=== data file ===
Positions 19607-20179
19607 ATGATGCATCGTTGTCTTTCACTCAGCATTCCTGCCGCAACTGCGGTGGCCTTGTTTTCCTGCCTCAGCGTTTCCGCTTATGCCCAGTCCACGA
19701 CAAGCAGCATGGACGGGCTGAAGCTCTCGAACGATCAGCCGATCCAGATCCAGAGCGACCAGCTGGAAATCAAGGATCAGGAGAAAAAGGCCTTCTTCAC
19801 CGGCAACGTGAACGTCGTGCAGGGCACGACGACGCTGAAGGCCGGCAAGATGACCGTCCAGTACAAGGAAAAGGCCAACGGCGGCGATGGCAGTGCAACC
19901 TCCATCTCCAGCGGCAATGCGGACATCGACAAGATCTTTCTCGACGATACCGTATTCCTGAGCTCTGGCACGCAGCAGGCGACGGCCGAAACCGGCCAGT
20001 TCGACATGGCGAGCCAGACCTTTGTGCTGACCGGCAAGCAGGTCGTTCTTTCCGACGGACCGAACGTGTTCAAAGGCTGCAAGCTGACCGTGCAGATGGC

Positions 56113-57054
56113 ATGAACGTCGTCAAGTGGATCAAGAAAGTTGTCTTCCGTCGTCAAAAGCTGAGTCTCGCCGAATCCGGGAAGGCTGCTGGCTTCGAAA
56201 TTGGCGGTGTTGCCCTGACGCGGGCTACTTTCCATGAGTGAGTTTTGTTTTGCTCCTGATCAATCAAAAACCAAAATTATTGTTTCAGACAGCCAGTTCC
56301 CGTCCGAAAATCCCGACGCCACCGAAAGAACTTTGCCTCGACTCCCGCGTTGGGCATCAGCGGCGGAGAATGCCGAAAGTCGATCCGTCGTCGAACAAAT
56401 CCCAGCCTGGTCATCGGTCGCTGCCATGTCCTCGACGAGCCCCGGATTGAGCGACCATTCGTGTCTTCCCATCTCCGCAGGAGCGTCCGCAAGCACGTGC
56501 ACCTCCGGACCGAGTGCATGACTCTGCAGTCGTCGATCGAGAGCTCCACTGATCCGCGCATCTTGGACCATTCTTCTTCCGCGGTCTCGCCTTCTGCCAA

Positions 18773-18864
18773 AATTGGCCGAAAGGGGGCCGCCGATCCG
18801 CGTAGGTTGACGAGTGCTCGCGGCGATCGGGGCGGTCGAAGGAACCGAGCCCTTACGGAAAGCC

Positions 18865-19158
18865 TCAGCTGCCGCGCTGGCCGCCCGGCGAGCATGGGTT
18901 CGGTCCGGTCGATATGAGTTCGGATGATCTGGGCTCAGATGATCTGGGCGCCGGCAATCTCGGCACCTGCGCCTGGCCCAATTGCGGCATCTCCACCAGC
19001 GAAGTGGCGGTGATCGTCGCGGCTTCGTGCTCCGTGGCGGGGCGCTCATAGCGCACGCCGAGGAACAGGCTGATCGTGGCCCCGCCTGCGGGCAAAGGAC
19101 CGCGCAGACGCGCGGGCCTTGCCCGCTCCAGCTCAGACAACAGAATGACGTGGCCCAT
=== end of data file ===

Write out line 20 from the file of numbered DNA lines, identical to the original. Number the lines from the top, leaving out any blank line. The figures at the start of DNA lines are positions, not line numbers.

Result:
19101 CGCGCAGACGCGCGGGCCTTGCCCGCTCCAGCTCAGACAACAGAATGACGTGGCCCAT